Do you end up spending more when you feel hapless, and saving more when you feel empowered? According to research, it turns out this is indeed likely to happen. Thus, we add another fascinating aspect to the complexities of money that we already discussed in a three-part mini-series in this column.
When Andrew Jackson declared that “Money is power,” he probably realised that the reverse is also true. Indeed, we do see how money can buy power. Similarly, recent political scams have shown us how the powerful can also use their power to make money. However, this is not the focus of this column. We will explore another corollary of Jackson’s famous proclamation — probably one that is not as quote-worthy, but something of immense importance to marketers, economists and bankers — does feeling powerful lead you to save more money? Recent research published by Emily Garbinsky, Anne-Kathrin Klesse and Jennifer Aaker sets out to assert exactly this, in a series of fascinating experiments.
When Andrew Jackson declared that “Money is power,” he probably realised that the reverse is also true
In one of their experiments, Garbinsky and colleagues recruited student volunteers from Tillburg University, and randomly made one-third of them feel powerful, another one-third feel powerless, and the final one-third were not manipulated to any mental state (a control condition). How did they do that? The ‘powerful’ volunteers were made to write a small passage recalling how they felt empowered and in control over someone, while the ‘powerless’ were made to write about how someone else had power over them. Try this exercise — it is a tried and tested method used by psychologists to manipulate your mood, and in certain conditions (not this), could even be considered ethically questionable!
Once they were primed, the respondents were asked to imagine that they had €100, and then asked how much they wanted to invest in savings. As predicted, the ‘powerful’ ones intended, on an average, to save more than those who were primed to feel powerless. In another experiment, they showed the same results by making ‘empowered’ people sit on high chairs, while the ‘powerless’ were made to sit on a low chair (watch this Charlie Chaplin masterpiece to see how this works to manipulate power perceptions). Other experiments with minor variants provided similar results as well.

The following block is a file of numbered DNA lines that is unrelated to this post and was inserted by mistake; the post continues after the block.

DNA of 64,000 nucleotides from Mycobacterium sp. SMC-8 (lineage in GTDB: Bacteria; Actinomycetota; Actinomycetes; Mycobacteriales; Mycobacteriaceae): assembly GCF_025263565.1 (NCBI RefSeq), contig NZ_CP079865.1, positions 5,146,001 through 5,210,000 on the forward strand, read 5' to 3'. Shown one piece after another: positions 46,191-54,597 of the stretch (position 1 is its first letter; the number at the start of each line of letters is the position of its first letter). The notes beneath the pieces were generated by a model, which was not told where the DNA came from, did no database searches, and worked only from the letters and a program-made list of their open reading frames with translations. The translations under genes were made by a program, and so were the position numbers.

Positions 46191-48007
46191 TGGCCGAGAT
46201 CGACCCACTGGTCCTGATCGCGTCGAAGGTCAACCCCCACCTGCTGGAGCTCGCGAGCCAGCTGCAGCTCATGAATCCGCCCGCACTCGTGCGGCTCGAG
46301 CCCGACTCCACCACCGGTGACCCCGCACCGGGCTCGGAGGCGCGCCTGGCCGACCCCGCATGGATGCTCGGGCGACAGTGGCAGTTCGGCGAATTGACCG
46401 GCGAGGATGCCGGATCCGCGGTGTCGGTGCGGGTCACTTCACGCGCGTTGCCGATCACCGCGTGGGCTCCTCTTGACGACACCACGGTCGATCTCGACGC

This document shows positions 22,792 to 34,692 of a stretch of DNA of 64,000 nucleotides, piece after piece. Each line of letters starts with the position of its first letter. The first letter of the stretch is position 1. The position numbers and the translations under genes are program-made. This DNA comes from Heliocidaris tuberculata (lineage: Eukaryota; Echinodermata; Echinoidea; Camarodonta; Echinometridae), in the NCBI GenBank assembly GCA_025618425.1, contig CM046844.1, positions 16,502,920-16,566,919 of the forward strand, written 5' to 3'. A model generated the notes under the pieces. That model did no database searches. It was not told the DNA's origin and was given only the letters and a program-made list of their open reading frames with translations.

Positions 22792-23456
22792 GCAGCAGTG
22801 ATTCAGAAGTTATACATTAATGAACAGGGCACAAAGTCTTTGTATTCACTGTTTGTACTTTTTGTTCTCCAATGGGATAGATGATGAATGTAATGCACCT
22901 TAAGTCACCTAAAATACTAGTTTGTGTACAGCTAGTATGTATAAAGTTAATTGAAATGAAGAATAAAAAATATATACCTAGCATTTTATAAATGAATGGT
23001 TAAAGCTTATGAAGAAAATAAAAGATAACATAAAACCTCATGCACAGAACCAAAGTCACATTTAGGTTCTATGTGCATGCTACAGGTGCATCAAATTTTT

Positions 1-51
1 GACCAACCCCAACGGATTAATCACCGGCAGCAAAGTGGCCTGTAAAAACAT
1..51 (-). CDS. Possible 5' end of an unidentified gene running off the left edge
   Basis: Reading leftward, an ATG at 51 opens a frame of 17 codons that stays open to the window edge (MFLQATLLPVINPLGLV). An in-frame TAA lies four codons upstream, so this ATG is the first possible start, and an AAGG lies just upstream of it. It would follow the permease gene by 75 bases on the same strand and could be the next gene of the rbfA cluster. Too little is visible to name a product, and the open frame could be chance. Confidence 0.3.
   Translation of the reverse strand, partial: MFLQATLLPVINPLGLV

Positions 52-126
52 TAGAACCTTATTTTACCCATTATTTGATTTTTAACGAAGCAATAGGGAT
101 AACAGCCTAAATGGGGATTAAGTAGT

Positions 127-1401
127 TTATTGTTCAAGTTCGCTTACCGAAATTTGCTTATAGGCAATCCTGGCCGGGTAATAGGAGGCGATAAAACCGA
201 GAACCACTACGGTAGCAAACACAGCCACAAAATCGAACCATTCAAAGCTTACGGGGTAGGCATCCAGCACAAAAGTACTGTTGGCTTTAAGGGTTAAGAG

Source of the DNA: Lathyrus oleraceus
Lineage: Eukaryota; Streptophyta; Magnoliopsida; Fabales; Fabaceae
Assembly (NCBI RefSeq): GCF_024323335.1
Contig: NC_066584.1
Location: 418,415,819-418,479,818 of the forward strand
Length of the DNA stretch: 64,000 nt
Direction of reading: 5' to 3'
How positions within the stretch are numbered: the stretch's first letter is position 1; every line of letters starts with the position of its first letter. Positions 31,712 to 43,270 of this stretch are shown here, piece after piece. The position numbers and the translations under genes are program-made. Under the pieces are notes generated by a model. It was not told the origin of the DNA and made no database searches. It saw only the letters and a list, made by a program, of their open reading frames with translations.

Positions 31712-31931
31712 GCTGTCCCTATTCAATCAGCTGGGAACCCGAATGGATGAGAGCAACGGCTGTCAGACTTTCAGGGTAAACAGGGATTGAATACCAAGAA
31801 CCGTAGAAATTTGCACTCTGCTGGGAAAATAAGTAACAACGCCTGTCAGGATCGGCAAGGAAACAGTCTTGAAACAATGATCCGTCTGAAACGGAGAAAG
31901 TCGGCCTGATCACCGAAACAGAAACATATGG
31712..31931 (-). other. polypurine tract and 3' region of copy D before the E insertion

Try to feel empowered, and you could save more money… Watch your spending when you feel powerless — maybe that is the reason you are becoming one of the many urban poor!
What do these results mean to you, the customer? Try to feel empowered, and you could save more money. Also look out for those low days, when you feel helpless, possibly as the result of a nasty boss, a fight with your significant other, a political outcome you do not like, a corrupt cop or legal troubles. Watch your spending when you feel powerless — maybe that is the reason you are becoming one of the many urban poor!
As for banks and fiscal policy makers — if you want to make your citizens, especially the poor and powerless, save more money, do your best to make them feel empowered. It could be small things like being accountable to your electorate, making them feel that their vote counts, and that their concerns are addressed.
Finally, if you are a retailer who wants customers to spend more at your store, do exactly the opposite — maybe make your customers overawed and powerless to make them spend more (if you can achieve this by ethically legitimate means!).
This column is intended to showcase interesting academic research in marketing. The technically oriented reader is encouraged to read the original research articles cited in the column.
Prithwiraj Mukherjee is Assistant Professor of Marketing, IIM Bangalore. Views are personal.
Lead visual: Angela Anthony Pereira
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